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    1. I am not offended - I know you're concerned. Laying down and nursing is not an option for me, which is too bad.

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    2. I can't nurse lying down either. I've tried it so many times but I just can't make it work!

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  9. So many blankets! I can't imagine using that many, but then again I love in Southeast Louisiana where winter lasts for basically 2 months or less. But you do what you gotta do. ;)

    Also, DEFINTELY checking out those bibs! I love the gerber's burp cloths, but sometimes a bib is all you need...barring projectile spit up...hahaha.

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    1. I love in LA too, but I LIVE there.** Thanks, autocorrect. ;)

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  10. This is a great post, and it makes me feel better about not reading up on anything parenting-related lately. I'm giving birth to my first this summer, and I completely shun all of the parenting and "you must do this in order for your child to succeed" magazines at the midwife's office :P I love the bib idea!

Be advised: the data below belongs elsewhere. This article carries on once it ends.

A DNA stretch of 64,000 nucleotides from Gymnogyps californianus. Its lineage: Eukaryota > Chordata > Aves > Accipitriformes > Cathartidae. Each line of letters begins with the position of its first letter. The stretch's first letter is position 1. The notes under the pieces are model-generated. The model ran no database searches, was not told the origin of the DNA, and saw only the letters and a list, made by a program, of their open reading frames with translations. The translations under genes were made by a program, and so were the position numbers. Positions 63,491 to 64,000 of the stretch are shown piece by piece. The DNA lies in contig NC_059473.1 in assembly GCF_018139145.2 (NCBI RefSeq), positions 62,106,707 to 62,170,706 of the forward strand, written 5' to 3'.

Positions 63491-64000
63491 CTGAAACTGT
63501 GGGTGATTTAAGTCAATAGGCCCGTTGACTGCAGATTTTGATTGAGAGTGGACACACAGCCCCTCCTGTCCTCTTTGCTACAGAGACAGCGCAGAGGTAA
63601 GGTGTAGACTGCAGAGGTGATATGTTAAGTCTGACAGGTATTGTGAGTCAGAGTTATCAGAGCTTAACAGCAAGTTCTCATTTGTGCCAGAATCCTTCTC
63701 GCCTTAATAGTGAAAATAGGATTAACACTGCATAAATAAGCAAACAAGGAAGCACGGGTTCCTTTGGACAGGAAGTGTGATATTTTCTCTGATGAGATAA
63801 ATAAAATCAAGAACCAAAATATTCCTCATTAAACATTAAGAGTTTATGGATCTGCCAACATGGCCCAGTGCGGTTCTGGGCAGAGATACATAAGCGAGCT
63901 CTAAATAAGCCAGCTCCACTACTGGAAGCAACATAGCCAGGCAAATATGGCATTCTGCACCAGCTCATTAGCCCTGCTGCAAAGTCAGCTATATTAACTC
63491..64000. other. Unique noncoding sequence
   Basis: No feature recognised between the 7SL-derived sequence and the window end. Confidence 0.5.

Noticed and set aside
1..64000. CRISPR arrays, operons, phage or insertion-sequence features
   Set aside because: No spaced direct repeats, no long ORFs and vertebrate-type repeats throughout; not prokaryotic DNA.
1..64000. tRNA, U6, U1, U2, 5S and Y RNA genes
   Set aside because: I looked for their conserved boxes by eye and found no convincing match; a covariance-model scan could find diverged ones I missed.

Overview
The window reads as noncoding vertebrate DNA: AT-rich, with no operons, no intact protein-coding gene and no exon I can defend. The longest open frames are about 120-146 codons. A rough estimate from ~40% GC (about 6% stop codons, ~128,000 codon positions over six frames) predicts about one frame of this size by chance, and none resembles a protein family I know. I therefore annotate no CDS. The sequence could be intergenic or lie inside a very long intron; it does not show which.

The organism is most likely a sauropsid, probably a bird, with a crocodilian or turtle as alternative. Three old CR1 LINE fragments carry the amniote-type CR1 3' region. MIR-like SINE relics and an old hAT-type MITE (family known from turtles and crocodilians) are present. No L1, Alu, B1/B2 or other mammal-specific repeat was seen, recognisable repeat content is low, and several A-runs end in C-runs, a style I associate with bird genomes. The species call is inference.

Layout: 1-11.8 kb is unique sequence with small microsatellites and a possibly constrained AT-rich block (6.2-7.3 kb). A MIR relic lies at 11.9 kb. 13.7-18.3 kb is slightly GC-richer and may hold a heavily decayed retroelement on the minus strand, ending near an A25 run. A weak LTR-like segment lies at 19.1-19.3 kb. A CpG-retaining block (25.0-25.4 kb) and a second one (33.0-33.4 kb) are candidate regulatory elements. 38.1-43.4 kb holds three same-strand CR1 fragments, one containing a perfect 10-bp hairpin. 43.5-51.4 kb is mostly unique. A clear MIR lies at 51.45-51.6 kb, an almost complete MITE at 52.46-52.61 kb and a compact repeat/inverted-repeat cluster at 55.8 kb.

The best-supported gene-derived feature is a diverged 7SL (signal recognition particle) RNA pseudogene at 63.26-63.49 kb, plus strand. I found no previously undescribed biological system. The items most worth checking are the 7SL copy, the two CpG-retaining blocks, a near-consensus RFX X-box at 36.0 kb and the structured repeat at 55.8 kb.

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  11. Yeah, we now do tummy sleeping as soon as the baby can lift his little head up and I nurse them laying down in bed, because the thought of standing up in the middle of the night is so terrible. Things I never would have done with my first one! And bibs! I didn't realize their value until drooly baby #5 wore one every day as part of his baby uniform!

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  12. Everything looks so sweet, I admire this kind of life and the best wishes for you. Hope that we can communicate with each other. By the way, any body try this Free Photo Recovery Software?I think it is good.

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  14. It is kind of sad how badly they scare new moms! It can really play on your mind, like you said, especially when you are fighting PPD.

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  15. I've kind of always been surprised to see all those newborn naked feet photos. In Europe, we usually keep newborn pretty warm during the first month no matter when they are born and during the night as long at it takes. Noone of it helped my first born sleep well, though.